OECD to Israel:Privatize Farmland, Cut Water Subsidies

Ahead of deciding whether or not to allow Israel to join it, an OECD report has recommended Israel privatize agricultural land, raise water rates, and reduce protectionist quotas on agricultural imports.

Israel should consider additional ways to sustain outlying towns other than through shielding the local agriculture sector from competition, says the Organization for Economic Cooperation and Development.

Acting as a meeting ground for the 30 most developed countries in the world, the OECD also represents strong advocacy for the free market system. In its recommendation, the delegation to Israel called on the government to maintain the reform process centered around reducing the heavy consumer tax burden, which is a derivative of state support for agriculture.

One of the central points in the OECD report on Israel's application addresses the rate of state support provided to Israeli farmers (directly, through protectionist quota policy, and through support of agricultural produce consumers). The report found that between 1995 and 2008, state support had fallen from 33% to 25% of total gross agricultural product, and that Israeli farmers now receive slightly less government support than those in European Union countries, but dramatically more than U.S. farmers.

The government is more heavily involved in the agriculture sector than any other domestic sector, through allocation of production input (land and water), subsidization of water prices and capital through investment grants and insurance policies, but mainly, through protectionist quota policies, the report found.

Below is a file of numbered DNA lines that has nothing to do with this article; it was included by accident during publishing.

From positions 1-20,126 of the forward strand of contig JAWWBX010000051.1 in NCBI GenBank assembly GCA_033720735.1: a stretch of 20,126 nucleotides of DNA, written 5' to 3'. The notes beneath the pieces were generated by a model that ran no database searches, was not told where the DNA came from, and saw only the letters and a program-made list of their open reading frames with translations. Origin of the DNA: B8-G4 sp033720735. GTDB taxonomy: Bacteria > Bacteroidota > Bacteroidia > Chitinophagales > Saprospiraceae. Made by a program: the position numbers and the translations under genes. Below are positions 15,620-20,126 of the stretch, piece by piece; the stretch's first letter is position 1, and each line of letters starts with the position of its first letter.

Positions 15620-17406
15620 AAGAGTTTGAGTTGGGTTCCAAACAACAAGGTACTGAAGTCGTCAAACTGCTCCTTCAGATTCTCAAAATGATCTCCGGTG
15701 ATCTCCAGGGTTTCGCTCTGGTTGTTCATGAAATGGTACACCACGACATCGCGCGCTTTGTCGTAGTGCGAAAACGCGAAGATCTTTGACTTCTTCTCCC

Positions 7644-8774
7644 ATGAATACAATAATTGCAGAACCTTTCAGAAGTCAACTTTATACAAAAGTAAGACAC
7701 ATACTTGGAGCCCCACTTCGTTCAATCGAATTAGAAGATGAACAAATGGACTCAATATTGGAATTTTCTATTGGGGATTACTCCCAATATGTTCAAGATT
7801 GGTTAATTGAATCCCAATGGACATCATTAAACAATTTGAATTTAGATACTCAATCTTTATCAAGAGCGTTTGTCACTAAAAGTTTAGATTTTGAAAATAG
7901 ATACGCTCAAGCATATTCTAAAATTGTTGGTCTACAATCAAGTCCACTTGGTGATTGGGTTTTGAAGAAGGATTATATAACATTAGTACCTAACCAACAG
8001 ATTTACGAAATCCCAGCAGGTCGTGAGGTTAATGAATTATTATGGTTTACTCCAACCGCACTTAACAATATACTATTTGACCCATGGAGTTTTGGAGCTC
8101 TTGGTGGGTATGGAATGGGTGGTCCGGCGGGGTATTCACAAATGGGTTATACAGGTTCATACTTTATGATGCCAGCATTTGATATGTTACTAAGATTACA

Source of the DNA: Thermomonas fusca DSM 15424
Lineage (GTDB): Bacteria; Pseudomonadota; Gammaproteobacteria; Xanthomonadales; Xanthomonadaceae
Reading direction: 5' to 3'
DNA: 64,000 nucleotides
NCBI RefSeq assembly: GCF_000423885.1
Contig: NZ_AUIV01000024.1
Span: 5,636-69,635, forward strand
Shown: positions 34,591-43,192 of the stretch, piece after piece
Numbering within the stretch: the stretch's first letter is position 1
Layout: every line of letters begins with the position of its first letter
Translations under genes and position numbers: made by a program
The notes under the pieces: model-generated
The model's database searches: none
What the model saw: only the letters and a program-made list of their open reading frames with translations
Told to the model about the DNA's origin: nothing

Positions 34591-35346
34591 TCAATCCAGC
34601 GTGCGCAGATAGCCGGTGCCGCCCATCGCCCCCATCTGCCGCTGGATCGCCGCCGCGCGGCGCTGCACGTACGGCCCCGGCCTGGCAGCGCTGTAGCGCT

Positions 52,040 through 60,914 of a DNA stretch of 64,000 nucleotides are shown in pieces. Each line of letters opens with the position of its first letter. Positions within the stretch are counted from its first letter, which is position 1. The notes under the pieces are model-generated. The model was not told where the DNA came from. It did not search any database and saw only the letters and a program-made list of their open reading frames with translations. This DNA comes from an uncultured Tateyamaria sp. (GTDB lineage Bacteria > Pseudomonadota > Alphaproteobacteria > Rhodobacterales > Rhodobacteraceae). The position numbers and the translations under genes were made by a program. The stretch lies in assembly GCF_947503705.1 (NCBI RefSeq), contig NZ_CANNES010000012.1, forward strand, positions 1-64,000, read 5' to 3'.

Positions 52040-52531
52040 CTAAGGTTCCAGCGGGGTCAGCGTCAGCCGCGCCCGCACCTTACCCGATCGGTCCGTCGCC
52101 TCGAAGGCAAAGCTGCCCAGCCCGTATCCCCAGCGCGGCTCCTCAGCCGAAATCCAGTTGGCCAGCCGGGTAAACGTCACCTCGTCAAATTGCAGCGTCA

Israel's import tax on agricultural produce is three times higher than that levied on non-agricultural products, the report says.

These quota policies for agricultural product imports skew farmers' economic feasibility considerations when choosing what to produce, the report notes.

On the issue of quotas on imported fruits and vegetables, the report found vegetable and fruit prices on the local market to be generally lower than the export price of these products, so that high quotas may no longer even be necessary.

The OECD report recommended that the price of agricultural water be raised to at least cover the cost of production. It also recommended that differential prices be set for agriculture water, reflecting geographical and seasonal variances in the supply.

Agricultural productivity, the OECD report found, has increased at a faster pace over the past 20 years than any other branch of the economy, and is now on par with other sectors. Agricultural exports have increased over the past 20 years by 3% annually, growing at a faster pace than any other sector of the economy.

The OECD delegation visited Israel in May and met with the heads of the agriculture, finance, and environmental protection ministries, as well as farming organizations, the Water Authority, the Central Bureau of Statistics, the central bank and academic leaders.

The delegation will visit again in September, in preparation for the final draft of the report to be submitted to member countries prior to the deliberations on Israel's application in Paris next December. The report was submitted to Agriculture Minister Shalom Simhon and the ministry's director general, Yossi Yishai.